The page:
Researchers Stumble Upon Alternative Explanation for the Lifelong Challenges Faced by Children Born in Colder Months
By JUSTIN LAHART WSJ http://online.wsj.com/article/SB125356566517528879.html
Children born in the winter months already have a few strikes against them. Study after study has shown that they test poorly, don't get as far in school, earn less, are less healthy, and don't live as long as children born at other times of year. Researchers have spent years documenting the effect and trying to understand it.
But economists Kasey Buckles and Daniel Hungerman at the University of Notre Dame may have uncovered an overlooked explanation for why season of birth matters.
Their discovery challenges the validity of past research and highlights how seemingly safe assumptions economists make may overlook key causes of curious effects. And they came across it by accident.
In 2007, Mr. Hungerman was doing research on sibling behavior when he noticed that children in the same families tend to be born at the same time of year. Meanwhile, Ms. Buckles was examining the economic factors that lead to multiple births, and coming across what looked like a relationship between mothers' education levels and when children were born.
"I was just playing around with the data and getting an unexpected result," Ms. Buckles recalls of the tendency that less educated mothers were having children in winter.
It's said that "every baby born in a modern hospital in the world is looked at first through the eyes of Dr. Virginia Apgar." In a 1964 video, Dr. Apgar assists a nurse through checking a newborn's reflexes.
The two economists, whose offices are across from one another, were comparing notes one day and realized that they might have stumbled across an answer to the season-of-birth puzzle that previous research had overlooked.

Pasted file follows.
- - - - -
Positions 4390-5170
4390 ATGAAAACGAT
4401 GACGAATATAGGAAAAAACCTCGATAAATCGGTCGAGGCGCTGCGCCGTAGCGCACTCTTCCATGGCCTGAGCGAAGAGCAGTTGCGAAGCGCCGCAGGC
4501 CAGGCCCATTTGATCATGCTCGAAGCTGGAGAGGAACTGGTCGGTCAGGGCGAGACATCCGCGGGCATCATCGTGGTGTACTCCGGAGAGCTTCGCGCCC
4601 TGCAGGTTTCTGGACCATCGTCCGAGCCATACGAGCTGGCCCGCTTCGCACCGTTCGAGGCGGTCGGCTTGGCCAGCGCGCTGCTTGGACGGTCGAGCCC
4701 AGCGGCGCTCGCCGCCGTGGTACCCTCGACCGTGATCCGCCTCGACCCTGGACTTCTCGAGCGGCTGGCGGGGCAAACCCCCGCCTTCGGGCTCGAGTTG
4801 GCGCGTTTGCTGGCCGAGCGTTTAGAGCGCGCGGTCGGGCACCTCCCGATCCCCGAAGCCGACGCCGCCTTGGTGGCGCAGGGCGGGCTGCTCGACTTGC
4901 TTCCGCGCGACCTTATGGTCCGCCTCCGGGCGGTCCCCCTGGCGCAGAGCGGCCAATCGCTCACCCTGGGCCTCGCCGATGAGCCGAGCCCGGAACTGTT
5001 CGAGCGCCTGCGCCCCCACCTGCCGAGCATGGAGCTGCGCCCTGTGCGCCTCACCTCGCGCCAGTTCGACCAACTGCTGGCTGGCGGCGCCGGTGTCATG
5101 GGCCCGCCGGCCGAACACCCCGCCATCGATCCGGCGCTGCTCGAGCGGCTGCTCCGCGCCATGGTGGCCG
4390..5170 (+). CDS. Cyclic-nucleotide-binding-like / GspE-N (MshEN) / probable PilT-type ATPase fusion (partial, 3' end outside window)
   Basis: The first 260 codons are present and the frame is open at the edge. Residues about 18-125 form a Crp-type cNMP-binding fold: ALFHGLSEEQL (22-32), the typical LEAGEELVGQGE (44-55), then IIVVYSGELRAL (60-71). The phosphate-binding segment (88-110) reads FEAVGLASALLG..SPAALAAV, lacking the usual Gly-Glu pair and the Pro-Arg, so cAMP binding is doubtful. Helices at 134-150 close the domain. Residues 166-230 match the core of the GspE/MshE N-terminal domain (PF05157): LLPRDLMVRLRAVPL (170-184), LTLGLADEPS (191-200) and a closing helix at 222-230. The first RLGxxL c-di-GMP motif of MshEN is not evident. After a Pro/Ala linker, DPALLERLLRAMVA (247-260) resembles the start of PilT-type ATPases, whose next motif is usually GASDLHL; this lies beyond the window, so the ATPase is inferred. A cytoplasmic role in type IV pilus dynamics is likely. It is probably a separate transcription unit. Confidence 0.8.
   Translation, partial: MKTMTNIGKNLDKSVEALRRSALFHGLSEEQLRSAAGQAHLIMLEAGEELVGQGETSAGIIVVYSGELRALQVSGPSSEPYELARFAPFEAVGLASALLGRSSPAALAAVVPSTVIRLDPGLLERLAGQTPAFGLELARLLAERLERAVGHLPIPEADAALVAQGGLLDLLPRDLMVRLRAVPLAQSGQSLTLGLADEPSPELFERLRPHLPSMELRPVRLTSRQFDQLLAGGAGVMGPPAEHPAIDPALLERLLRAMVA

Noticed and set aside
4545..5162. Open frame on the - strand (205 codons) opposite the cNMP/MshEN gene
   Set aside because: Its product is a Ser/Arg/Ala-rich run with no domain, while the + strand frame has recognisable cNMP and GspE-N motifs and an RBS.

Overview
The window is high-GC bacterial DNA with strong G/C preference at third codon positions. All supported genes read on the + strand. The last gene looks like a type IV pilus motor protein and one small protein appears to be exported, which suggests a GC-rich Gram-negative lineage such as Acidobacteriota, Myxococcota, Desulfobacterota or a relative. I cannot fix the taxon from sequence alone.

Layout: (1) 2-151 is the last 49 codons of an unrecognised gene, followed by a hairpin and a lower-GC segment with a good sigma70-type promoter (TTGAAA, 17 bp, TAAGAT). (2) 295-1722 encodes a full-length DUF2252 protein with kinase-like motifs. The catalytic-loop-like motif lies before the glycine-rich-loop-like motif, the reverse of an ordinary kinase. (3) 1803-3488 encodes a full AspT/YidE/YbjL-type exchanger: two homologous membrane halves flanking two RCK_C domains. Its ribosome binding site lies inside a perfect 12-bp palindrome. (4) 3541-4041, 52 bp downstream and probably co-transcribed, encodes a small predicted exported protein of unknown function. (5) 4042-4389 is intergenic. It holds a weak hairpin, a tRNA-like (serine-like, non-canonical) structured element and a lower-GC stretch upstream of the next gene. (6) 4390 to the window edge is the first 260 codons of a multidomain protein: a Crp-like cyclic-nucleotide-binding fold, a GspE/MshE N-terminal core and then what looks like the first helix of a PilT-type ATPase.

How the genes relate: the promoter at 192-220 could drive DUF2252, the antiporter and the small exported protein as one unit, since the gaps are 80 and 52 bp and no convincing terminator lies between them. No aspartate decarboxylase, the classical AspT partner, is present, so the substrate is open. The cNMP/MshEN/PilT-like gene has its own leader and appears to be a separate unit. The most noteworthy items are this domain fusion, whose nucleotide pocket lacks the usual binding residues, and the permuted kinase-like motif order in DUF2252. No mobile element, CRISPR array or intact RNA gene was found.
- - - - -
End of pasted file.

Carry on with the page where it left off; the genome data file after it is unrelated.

A key assumption of much of that research is that the backgrounds of children born in the winter are the same as the backgrounds of children born at other times of the year. It must be something that happens to those winter-born children that accounts for their faring poorly.
In a celebrated 1991 paper, economists Joshua Angrist of the Massachusetts Institute of Technology and Alan Krueger of Princeton University argued that season-of-birth differences in how far children go in school is due to how school-attendance laws affect children born at different times of the year. Children born in the winter reach their 16th birthdays earlier in the year than other children, which means they can legally drop out of school sooner in the school year — which some do, leading to lower education levels in the group.
* Kasey Buckles, Daniel M. Hungerman: Season of Birth and Later Outcomes: Old Questions, New Answers; (2008)
* Joshua Angrist and Alan Krueger: Does Compulsory School Attendance Affect Schooling and Earnings? (1990)
While it was well known that the educated earned more, they also tended to come from privileged backgrounds — something that also affects later earnings. Up until then, no one knew how to separately judge the impact of education on higher earnings. Data already showed the researchers that winter babies tended to earn less. Once Mr. Krueger and Mr. Angrist knew how much winter births affected education level, they were able to estimate how education affects later earnings.
The statistical techniques Mr. Angrist and Mr. Kreuger developed helped set off a flurry of research that employs "natural experiments." In these, economists use some random or natural influence to approximate the controlled conditions of laboratory experiments — the type of research that University of Chicago economist Steven Levitt popularized in the book "Freakonomics." Examples include using differences in the introduction of television in different parts of the U.S. to see how TV affects children's cognitive ability and using changes in daylight-saving time to see how setting clocks forward every spring affects energy use.